Like you, I don’t see a need for a day to celebrate the achievements of men. But you edited that sentence pretty radically. In full it has a totally different message, it says

    “It is an occasion for men to celebrate their achievements and contributions, in particular their contributions to community, family, marriage, and child care while highlighting the discrimination against them.”

    So an occasion to focus in a positive way on the contribution of men to community, family, marriage and child care. That sounds like a very good idea – I’m sure I’ve heard many women argue in different words that we need to do that. Of course it might well lead to a realisation that we (men) could do a lot better in these areas.

    But that is a side-track, the main focus of International Men’s Day is on the problems you list: mental and physical health, violence, homicides, disconnection from their family and the joys of bringing up children, imprisonment, conscription into whatever force controls their area whether it is legal or illegal. Each of these deserve attention.

    A badly worded sentence on their website should not cancel the day. Sure there are other problems in the world – these have other days.

    This must not become a day for the angry white men in developed countries – but all politicians are now realising that we need to understand their anger so that it cannot again be focussed onto vulnerable minorities. The angry white men of the rust belt, especially those with a limited education, don’t seem to me to have much power or privilege.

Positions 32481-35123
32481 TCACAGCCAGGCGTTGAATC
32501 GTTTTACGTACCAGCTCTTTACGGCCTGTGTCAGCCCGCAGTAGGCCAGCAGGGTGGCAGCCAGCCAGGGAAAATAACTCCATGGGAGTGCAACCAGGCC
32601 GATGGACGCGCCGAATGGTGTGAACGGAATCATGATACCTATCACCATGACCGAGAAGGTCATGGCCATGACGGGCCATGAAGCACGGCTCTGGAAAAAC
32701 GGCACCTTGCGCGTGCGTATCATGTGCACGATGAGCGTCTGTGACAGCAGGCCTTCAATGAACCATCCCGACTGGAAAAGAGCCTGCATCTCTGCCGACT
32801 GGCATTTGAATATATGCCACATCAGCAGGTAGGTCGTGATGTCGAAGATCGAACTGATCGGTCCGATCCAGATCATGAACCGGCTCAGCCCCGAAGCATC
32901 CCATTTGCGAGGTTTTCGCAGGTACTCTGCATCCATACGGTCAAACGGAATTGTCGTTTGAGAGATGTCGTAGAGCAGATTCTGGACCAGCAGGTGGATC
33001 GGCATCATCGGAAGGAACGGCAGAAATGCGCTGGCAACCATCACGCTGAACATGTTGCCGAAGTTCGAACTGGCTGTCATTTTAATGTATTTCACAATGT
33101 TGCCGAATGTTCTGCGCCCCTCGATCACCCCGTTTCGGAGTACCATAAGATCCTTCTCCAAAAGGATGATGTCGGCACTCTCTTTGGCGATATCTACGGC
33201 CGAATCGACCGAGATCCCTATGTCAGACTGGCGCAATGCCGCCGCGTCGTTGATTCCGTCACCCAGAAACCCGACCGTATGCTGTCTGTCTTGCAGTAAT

You seem to be saying that because the elite are mainly male the problems of all other men are to be ignored – isn’t that part of the old politics that lead to the election of Trump?

    I often find the frequent emphasis on gender by INGOs to be divisive. Both women and men in poverty have a tough time and to emphasise just which gender is worst off seems unnecessary. I am not talking here of experts – of course they need a deep understanding, I am talking about the message that gets out to the public. I could quote many occasions in which women are written about as more deserving, more valuable, than men while they are suffering a common fate.